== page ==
The universe doesn’t always operate the way we want it to. No, I’m not talking about the stock market (unless you’ve been short lately), I’m talking about the role of error in logical deterministic systems! When you zoom down far enough into any computing device you’ll see that its constituent components don’t behave in a completely digital manner and all sorts of crazy random crap (technical term) is going on. Yet, on a larger scale, digital logical can and does emerge.

Today heading to work in the early dawn I was pondering what all of this meant for our notion of reality.

Some of the seminal work in how ordered digital logic can emerge from faulty components was done by John von Neumann in the 1950s and published in 1956. In “Probabilistic Logics and the Synthesis of Reliable Organisms from Unreliable Components” (available here) von Neumann asked the question of whether it is possible to reliably compute when the constituent gates doing the computing can fail. In particular von Neumann considered a model in which each individual gate in a digital circuit can fail with probability p and that each gate fails independently of every other gate. (For the history buffs you might check out the acknowledgements in this paper where a future Nobel prize winner in physics makes the acknowledgement list.)

What most people know about von Neumann’s early work is that he was able to show how one could turn a network with failing gates into one which was highly reliable using some basic ideas in error correction along with some careful choices of circuits (assuming the probability of an individual gate failing was below some threshold which von Neumann estimates at about 1 percent. Also, technically, von Neumann’s work was a bit incomplete, relying on a random choice of permutations. An explicit construction was later provided by Pippenger.)

What most people don’t know about von Neumann’s work was his first observation about computing with faulty components. Suppose you have a circuit with faulty components. Further suppose that at the end of the day you would like your computation to output a single bit. If we require that this single bit be carried on one of the wires of our digital circuit them we immediately have a problem. No matter what we do, the probability that the last circuit element which outputs our output bit fails is p. Thus the probability that we will get the wrong answer is p. In other words if we depend on individual bits in noisy networks, we are doomed to fail!

Of course the computer scientist in you says, well: that’s not a big deal, why not just run the computation many times and then take the majority vote of each of the bits in these runs. Fine, except that this then requires that either a circuit element must take the majority (and we run into the same problem) or that *you* must take the majority of the different runs. But you who read this, what makes you think that you are able to reliably perform this majority operation?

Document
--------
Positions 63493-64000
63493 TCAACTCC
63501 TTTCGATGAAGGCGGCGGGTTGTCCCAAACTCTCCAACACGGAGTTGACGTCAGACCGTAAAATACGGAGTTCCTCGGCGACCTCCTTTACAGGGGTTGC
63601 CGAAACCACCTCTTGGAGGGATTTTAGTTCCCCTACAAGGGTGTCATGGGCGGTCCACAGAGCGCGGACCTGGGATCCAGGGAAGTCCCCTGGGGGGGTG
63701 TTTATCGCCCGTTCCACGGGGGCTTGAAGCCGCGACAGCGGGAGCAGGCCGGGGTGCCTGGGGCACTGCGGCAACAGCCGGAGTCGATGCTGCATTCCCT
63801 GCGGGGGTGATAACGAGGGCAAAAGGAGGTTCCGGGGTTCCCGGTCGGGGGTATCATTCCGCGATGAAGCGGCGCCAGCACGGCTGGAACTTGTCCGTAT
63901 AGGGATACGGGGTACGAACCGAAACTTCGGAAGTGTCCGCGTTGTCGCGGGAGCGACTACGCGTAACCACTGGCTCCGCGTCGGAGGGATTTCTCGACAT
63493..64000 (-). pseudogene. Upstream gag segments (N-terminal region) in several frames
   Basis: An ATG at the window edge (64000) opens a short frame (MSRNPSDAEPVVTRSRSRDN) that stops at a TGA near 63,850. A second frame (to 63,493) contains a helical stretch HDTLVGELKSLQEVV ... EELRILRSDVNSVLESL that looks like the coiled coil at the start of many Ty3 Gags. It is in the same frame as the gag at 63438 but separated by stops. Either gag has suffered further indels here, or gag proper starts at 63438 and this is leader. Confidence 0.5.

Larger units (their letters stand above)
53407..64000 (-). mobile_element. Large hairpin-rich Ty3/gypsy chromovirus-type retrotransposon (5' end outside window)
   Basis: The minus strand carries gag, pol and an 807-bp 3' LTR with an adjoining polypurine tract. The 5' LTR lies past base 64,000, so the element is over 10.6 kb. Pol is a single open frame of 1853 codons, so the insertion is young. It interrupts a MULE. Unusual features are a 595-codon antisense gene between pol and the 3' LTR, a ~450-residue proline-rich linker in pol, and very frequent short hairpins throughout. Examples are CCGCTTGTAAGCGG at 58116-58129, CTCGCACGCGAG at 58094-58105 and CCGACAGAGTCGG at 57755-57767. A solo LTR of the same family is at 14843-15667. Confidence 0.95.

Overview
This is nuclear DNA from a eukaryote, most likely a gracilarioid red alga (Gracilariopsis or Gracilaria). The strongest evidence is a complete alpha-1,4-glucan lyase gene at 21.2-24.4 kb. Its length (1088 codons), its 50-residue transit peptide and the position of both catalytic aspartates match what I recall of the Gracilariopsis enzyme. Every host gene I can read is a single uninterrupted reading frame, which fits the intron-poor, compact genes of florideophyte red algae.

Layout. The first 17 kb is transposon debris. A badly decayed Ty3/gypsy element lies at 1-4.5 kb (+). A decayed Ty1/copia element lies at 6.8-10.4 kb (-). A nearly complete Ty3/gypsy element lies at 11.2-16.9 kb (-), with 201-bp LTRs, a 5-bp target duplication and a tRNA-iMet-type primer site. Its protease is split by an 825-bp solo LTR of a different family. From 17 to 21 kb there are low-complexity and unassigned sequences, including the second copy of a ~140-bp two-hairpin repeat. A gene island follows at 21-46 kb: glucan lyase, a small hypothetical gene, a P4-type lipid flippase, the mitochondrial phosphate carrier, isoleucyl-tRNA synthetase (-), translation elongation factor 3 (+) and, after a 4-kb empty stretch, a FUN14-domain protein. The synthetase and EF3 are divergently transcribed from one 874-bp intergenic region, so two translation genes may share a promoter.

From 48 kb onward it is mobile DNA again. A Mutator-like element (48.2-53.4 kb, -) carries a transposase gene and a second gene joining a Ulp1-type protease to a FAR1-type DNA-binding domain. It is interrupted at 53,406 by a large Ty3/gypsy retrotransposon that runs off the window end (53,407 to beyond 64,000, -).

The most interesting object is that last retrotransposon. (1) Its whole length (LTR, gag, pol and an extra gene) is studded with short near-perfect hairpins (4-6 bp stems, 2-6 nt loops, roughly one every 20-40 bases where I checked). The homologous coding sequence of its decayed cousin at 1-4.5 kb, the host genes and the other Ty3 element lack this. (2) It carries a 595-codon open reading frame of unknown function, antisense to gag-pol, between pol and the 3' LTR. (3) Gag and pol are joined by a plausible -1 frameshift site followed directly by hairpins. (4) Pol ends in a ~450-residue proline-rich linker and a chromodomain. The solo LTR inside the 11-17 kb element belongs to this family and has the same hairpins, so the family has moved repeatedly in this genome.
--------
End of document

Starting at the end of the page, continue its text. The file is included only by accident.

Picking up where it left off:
The way around the single bit problem, of course, is to build a reliable wire out of N unreliable wires. Then you can set a threshold of zeros and ones which you can “interpret” as a zero and one. In other words you take N bits and if, say 70 percent of them are 0s you interpret that as a 0 and if, say 70 percent of them are 1s you interpret that as a 1. Anything else you can interpret as “ambiguous.” Thus digital 0 and digital 1 emerge out of a sort of democracy of bits voting. In practice, when you think about how classical computers achieve robust computing, you can explicitly see this sort of effect going on.

But what does this say, exactly, on a deeper level.? On the one hand it seems to me that this is a fundamental challenge to those who believe that digital computing is somehow the natural language of the universe. If in the universe digital computation must emerge from the noisy muck, what right do we have to believe that it is the natural language to express how the universe works?

In a similar vein am I the only one who finds von Neumann’s arguments strangely disturbing when I think about my own thought process? We like our thoughts to be fundamental bits of how we construct reality. But these bits must emerge again from the muck of noisy constituents. The reality in our head emerges unscathed only when we interpret it with a mythical majority vote gate which never fails.

Which is all to say that thinking while you’re heading to work about majority vote gates and what your actually thinking is enough to send this poor saps head into a state of confusion. Or maybe that’s just a sign that the bits in my brain are voting “ambiguous” at this very moment?